May is over, but here is a bouquet of sights from my garden gathered during that month. It was a great year for irises. Two managed to bloom that had not for years, probably due to shade and dry conditions. And I have blue poppies once more. I can’t take any credit for them as yet; if they survive the next winter to bloom again, I’ll have something to brag about. The mass of yellow bloom on the right side of the featured photo is a giant kale plant, almost a tree.
Here are four photos of the two blue poppy plants I bought a few months ago. Their labels call them Meconopsis sheldonii “Lingholm” (grandis).
I’m looking forward to June, but sorry to see the end of iris time.
The two main bloom spectacles in June are from roses and delphiniums. This rose is a type whose name is unknown to me but it’s obviously a tough one, since it grows between two Norway maples, slings itself into their branches and blooms with abandon. The flowers are very full, white with a pinkish tint, and fragrant.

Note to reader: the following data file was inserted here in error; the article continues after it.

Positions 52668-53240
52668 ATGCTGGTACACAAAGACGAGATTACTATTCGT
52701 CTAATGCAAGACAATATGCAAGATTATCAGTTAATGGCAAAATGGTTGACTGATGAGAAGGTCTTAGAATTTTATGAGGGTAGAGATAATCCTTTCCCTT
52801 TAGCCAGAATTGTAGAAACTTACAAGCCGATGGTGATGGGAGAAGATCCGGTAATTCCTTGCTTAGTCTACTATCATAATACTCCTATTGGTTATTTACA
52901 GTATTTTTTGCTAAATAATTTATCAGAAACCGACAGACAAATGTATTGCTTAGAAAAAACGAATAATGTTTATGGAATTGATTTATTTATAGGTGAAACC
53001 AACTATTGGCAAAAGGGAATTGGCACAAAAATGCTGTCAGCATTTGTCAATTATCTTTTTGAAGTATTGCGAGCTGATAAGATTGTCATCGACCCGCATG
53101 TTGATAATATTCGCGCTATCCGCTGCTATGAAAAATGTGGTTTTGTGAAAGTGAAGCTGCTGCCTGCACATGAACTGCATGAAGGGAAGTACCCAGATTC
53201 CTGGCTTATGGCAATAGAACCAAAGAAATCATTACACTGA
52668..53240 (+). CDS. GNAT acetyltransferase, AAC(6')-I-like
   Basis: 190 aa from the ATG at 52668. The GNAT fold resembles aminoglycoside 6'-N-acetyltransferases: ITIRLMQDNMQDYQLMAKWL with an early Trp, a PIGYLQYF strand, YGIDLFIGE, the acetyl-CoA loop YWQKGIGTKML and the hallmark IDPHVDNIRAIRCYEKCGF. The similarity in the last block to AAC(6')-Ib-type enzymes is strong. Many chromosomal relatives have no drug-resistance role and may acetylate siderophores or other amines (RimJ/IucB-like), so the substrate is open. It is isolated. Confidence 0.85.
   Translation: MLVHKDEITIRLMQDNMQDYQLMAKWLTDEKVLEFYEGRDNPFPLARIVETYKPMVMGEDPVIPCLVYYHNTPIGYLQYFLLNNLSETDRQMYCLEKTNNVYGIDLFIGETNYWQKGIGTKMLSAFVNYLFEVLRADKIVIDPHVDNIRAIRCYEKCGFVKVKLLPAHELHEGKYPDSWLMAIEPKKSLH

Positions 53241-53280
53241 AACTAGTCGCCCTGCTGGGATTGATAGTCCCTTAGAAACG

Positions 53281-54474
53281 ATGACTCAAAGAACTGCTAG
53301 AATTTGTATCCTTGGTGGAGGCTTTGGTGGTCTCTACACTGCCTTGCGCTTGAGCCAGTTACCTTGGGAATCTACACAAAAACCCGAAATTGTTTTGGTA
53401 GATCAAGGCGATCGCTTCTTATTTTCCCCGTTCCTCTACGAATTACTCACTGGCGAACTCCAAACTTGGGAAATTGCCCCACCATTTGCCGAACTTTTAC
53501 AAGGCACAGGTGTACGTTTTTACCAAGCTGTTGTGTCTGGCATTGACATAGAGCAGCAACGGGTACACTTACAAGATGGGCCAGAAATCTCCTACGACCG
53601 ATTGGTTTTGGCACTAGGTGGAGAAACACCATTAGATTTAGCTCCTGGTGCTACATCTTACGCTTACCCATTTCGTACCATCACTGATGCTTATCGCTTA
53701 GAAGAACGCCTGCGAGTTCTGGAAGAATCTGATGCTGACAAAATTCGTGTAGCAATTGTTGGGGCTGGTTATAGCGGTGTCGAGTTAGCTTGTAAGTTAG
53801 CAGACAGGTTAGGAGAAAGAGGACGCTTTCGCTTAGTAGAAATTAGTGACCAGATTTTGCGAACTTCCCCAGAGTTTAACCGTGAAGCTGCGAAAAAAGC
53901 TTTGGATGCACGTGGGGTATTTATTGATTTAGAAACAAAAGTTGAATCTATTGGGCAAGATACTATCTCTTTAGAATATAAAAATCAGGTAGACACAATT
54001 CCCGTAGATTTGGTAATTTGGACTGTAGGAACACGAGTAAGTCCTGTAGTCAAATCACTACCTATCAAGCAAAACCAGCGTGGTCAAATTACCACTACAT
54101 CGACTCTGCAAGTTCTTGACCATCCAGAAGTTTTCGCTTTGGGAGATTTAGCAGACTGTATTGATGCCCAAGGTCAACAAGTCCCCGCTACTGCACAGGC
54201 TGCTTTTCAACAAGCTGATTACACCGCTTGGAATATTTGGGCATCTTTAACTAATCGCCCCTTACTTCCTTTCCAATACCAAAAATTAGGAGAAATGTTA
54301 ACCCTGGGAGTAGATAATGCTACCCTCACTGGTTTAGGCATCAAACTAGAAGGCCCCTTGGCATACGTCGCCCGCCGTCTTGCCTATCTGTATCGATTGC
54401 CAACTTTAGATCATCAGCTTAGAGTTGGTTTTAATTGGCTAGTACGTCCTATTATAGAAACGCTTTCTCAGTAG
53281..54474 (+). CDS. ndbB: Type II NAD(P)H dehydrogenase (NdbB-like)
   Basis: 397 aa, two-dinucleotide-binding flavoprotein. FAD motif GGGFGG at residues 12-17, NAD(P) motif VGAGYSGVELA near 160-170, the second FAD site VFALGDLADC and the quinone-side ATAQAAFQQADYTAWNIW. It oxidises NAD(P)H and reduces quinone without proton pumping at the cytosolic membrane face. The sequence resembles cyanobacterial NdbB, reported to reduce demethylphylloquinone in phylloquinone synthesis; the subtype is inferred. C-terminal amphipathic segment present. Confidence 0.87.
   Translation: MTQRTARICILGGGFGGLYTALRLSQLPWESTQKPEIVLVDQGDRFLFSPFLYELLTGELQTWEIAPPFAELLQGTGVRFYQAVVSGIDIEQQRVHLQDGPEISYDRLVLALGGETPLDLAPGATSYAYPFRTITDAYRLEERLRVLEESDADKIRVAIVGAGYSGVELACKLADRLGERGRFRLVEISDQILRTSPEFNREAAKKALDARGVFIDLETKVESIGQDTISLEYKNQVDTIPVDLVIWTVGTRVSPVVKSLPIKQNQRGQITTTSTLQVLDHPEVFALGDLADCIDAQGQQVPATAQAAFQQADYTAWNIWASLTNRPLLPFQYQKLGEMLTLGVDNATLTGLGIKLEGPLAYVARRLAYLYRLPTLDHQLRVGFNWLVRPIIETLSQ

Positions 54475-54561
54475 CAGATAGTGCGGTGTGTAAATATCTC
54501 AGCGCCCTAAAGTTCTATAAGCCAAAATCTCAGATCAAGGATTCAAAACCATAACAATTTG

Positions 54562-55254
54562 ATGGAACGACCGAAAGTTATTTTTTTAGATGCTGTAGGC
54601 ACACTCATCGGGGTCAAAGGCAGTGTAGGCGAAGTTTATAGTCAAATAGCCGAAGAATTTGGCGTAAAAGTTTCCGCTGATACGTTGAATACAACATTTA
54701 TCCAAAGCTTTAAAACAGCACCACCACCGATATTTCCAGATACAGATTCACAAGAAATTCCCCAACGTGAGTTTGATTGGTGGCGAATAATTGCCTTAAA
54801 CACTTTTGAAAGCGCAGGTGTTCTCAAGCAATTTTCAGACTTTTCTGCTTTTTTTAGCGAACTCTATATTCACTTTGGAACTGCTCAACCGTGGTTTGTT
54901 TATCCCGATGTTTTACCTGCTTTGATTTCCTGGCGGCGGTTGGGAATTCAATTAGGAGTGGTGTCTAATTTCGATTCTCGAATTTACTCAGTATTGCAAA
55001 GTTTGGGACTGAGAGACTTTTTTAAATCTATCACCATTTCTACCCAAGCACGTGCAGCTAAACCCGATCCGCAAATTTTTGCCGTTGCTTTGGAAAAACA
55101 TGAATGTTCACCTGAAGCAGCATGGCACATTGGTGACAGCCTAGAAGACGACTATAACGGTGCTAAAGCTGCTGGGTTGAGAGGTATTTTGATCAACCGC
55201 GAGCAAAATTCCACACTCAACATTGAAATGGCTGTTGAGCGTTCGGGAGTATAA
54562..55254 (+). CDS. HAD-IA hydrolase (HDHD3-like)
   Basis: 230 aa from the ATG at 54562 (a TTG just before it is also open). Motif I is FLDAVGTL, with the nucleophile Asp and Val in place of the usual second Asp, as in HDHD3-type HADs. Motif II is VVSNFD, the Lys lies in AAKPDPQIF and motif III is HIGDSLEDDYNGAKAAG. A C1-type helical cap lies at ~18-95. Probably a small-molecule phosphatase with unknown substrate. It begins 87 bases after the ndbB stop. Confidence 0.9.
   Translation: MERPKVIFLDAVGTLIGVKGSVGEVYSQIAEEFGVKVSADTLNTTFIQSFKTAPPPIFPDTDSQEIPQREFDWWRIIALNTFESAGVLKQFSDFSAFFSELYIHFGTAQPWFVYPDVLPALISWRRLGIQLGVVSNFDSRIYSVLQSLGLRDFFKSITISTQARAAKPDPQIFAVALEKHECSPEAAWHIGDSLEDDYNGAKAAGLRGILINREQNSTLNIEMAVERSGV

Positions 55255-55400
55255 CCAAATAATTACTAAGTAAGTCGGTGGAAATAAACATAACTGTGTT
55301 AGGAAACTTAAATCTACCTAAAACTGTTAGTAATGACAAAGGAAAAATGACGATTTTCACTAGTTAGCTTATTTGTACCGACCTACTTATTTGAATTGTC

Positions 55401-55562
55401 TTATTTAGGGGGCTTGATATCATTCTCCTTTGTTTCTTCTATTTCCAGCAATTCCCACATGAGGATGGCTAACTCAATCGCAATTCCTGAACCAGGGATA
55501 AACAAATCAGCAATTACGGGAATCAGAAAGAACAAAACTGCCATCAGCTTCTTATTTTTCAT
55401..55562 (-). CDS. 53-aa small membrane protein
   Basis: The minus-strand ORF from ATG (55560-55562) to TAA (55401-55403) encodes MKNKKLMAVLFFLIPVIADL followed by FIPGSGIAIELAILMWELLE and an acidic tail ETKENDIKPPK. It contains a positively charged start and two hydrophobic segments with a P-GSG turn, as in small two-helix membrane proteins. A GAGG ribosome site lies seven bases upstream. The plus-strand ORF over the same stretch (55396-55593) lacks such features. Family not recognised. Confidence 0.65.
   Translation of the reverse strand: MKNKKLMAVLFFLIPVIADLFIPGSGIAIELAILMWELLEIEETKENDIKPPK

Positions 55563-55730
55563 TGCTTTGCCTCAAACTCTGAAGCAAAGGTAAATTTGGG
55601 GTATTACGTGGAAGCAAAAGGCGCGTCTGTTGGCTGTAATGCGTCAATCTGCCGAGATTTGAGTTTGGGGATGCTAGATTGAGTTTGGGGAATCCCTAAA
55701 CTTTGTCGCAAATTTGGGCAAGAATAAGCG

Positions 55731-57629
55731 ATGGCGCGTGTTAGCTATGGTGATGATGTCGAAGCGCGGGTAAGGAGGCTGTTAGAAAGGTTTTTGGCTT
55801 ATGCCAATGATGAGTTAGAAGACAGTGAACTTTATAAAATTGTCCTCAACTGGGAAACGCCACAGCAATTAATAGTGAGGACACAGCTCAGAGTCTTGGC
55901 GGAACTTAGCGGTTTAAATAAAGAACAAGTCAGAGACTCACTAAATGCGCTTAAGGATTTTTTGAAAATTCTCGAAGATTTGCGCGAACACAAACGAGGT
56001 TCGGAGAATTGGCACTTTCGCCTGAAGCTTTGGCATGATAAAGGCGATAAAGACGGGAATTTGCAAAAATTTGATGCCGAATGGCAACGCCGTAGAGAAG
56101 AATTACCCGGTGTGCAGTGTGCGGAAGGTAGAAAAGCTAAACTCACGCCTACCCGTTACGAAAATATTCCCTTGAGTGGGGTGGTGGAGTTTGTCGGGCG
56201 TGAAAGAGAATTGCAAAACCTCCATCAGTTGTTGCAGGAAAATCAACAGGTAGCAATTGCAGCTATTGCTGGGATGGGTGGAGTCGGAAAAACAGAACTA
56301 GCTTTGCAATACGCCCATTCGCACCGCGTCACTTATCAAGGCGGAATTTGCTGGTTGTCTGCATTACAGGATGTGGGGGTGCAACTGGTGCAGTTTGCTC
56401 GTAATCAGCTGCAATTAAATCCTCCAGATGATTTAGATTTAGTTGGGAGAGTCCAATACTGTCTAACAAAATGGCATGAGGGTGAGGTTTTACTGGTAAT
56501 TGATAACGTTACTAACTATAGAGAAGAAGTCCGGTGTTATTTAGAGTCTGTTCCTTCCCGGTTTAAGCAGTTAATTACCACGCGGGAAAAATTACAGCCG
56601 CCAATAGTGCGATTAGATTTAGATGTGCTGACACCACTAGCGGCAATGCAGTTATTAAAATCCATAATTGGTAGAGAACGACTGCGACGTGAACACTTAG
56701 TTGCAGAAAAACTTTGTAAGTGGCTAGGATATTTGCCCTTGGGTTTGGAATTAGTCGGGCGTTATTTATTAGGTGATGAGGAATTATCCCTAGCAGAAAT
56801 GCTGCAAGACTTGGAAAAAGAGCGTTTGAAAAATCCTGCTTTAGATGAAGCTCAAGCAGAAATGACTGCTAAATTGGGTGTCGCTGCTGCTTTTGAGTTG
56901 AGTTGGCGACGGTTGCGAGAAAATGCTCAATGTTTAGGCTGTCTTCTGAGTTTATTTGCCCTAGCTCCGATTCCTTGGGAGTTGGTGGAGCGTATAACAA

Another rose that blooms hard in June is Rosa glauca (formerly Rosa rubrifolia), the red-leaf rose. The leaves aren’t really red, but a sort of blue-green with reddish overtones, quite unusual. The flowers are tiny and not much to look at individually, but a pleasing sight in quantity.
Delphiniums are in full bloom now, but I like them best when they are mostly still in bud, with just a few flowers open — great anticipation!
Mulleins have this effect too — their growth from rosettes of great big fuzzy leaves up to the point they burst into bloom is a prolonged event. Once in full bloom they are abuzz with bees.
Mullein (Verbascum olympicum)
A shrub I’ve had for years is finally living up to it’s name — Brachyglottis (or maybe Senecio) “Sunshine.”
And we are having sunshine and the first really hot weather of the season (28 C), but there is sadness too because of the death today of our cat Zoey, who had lived here since 2000. She was a sweetie. The garden won’t be the same without her.